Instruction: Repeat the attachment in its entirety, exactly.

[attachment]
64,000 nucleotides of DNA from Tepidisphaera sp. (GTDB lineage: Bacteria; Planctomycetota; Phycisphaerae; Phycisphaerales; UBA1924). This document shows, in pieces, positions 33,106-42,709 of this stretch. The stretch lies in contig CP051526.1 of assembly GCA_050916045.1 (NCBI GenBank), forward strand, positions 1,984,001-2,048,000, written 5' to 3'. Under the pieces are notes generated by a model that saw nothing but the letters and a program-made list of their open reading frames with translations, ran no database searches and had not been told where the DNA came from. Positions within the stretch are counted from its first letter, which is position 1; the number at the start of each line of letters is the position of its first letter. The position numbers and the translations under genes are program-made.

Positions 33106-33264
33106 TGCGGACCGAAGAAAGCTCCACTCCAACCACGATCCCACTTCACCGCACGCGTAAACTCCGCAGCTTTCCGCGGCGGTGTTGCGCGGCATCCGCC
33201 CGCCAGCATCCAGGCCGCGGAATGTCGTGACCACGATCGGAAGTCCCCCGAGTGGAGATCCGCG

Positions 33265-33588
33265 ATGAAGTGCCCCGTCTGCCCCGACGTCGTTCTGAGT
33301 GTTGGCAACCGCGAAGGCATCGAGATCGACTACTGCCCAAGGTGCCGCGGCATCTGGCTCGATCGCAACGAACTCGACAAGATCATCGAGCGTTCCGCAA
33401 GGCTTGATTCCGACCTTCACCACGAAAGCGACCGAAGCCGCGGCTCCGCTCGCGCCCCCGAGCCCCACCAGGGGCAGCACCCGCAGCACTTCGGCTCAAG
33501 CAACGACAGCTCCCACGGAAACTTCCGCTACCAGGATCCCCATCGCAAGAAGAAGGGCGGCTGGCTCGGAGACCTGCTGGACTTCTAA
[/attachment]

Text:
64,000 nucleotides of DNA from Tepidisphaera sp. (GTDB lineage: Bacteria; Planctomycetota; Phycisphaerae; Phycisphaerales; UBA1924). This document shows, in pieces, positions 33,106-42,709 of this stretch. The stretch lies in contig CP051526.1 of assembly GCA_050916045.1 (NCBI GenBank), forward strand, positions 1,984,001-2,048,000, written 5' to 3'. Under the pieces are notes generated by a model that saw nothing but the letters and a program-made list of their open reading frames with translations, ran no database searches and had not been told where the DNA came from. Positions within the stretch are counted from its first letter, which is position 1; the number at the start of each line of letters is the position of its first letter. The position numbers and the translations under genes are program-made.

Positions 33106-33264
33106 TGCGGACCGAAGAAAGCTCCACTCCAACCACGATCCCACTTCACCGCACGCGTAAACTCCGCAGCTTTCCGCGGCGGTGTTGCGCGGCATCCGCC
33201 CGCCAGCATCCAGGCCGCGGAATGTCGTGACCACGATCGGAAGTCCCCCGAGTGGAGATCCGCG

Positions 33265-33588
33265 ATGAAGTGCCCCGTCTGCCCCGACGTCGTTCTGAGT
33301 GTTGGCAACCGCGAAGGCATCGAGATCGACTACTGCCCAAGGTGCCGCGGCATCTGGCTCGATCGCAACGAACTCGACAAGATCATCGAGCGTTCCGCAA
33401 GGCTTGATTCCGACCTTCACCACGAAAGCGACCGAAGCCGCGGCTCCGCTCGCGCCCCCGAGCCCCACCAGGGGCAGCACCCGCAGCACTTCGGCTCAAG
33501 CAACGACAGCTCCCACGGAAACTTCCGCTACCAGGATCCCCATCGCAAGAAGAAGGGCGGCTGGCTCGGAGACCTGCTGGACTTCTAA